She can hardly ever catch a break, but she perseveres and her heart is in the right place most of the time. So she is a relatively new Christian when the first book takes place, and so she’s learning her faith and trying to work the 12 steps, but she keeps getting brought up against these really terrible mistakes that she has made in her past.

And so through the course of the book it’s a painful thing for her, but she also is given the opportunity to face some of the things she’s done, and get right with people she needs to get right with.

And plus, like I said, she has such a sense of humor and so she grows through the process of each book. That’s been a lot of fun and kind of something surprising for me, because I didn’t really set out to do that. I just really set out to try to make people laugh and tell a good story. But you know, gosh, these things just keep coming up, and so it’s a great opportunity to kind of grow with her and grow…as Salem faces these things and I get a chance to kind of investigate them and think about them and meditate on them myself, and so that’s been a lot of fun.

I’m making it sounds really heavy, and there some, you know, kind of really heavy things in there, but I think if you ask anybody who’s read the books, your overall impression is gonna be that it’s funny. It’s fun to read. So, it’s like real life, you know, you laugh and things happen. Kind of the way real life is sometimes.

Alexandra: Exactly, yeah, and I mean that’s the thing that really drew me to the books, was just this interweaving in with the comedic tone and the mystery, the real ups and downs of life.

I think that’s so interesting that you say you didn’t really set out to write them that way.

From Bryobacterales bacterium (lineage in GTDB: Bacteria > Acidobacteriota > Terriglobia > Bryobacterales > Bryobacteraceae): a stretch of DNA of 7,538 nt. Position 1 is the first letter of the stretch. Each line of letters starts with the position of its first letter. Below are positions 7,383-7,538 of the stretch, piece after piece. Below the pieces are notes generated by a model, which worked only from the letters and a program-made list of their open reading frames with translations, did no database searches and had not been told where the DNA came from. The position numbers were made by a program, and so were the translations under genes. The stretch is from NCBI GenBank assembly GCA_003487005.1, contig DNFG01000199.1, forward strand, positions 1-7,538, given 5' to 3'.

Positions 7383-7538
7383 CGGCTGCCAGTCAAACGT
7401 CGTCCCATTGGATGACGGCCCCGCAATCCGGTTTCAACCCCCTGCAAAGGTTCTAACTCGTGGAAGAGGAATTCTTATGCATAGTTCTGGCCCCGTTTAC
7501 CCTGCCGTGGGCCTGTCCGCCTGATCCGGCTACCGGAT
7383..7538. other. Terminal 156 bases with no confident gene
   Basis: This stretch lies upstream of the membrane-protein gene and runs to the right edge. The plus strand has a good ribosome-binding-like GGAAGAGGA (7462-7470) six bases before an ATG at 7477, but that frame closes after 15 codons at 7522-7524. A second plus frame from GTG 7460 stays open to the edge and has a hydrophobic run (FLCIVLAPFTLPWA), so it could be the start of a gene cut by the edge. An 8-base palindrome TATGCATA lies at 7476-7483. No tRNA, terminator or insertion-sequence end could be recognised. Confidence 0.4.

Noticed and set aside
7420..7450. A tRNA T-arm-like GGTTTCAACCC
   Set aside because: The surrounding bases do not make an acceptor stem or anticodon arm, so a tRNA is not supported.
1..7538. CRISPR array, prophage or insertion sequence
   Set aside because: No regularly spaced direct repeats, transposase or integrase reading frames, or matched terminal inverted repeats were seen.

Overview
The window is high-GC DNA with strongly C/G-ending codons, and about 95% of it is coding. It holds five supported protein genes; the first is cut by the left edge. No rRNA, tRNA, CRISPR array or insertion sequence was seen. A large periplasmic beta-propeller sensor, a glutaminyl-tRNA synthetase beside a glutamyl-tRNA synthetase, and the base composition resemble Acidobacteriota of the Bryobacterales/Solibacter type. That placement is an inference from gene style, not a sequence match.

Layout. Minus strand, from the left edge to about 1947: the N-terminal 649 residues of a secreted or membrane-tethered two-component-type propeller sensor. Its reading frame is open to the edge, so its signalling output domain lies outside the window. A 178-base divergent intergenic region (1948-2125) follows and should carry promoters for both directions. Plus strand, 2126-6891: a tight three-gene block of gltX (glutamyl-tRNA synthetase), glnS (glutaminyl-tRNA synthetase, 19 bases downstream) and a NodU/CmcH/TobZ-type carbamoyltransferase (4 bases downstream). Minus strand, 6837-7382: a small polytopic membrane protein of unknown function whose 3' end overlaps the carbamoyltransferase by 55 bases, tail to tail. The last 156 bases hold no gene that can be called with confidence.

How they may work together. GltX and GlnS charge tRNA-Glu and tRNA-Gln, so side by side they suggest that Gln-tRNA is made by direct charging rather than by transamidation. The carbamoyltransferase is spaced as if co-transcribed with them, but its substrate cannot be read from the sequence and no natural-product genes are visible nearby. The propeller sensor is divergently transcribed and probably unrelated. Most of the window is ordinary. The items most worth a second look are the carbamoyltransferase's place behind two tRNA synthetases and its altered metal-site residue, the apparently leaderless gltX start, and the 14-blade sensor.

Kim: I hadn’t really planned to. I wanted to write something kind of like Janet Evanovich, because her humor and my humor are very similar and when I started reading those Stephanie Plum books, I was like this is it. She has paved the way and I still feel that way.

One of the biggest compliments to me that I get is whenever someone compares some of the Trailer Park Princess books to a Stephanie Plum book, because that’s just… I love to hear that.

But I also found that, you know, I set up this situation with her and then she just keeps experiencing things from her past and things that she has learned as she’s struggled with sobriety and people from her past, past relationship and things that I think it really gives just a more textured story, a more full story than it would have been if I had left that out. So I’m thrilled with how that’s worked out.

Alexandra: Yeah that’s great. I noticed in one of the descriptions that the the first book which is “The Middle Finger of Fate” which that title I just love so much, that she is 147 days sober.

Without spoiling anything can you tell us, what was the catalyst for her sobriety?

Kim: Well, she was in jail, she had been arrested for driving under the influence and it was not her first time, and she really had this rock bottom…you know she hit rock bottom as people do, as a lot of us do before we finally face the fact we really have to make some changes.

She was in that moment and Les, who is a mentor character in all the books, he has this ministry where he goes to the jails and he misters to people who are in a bad place. And he talked to her and told her about Jesus and he told her about Christianity and she made that decision that she was going to not only get sober, but she was going to become a Christian, because she had kind of tried to be sober on her own before and she knew that she needed help.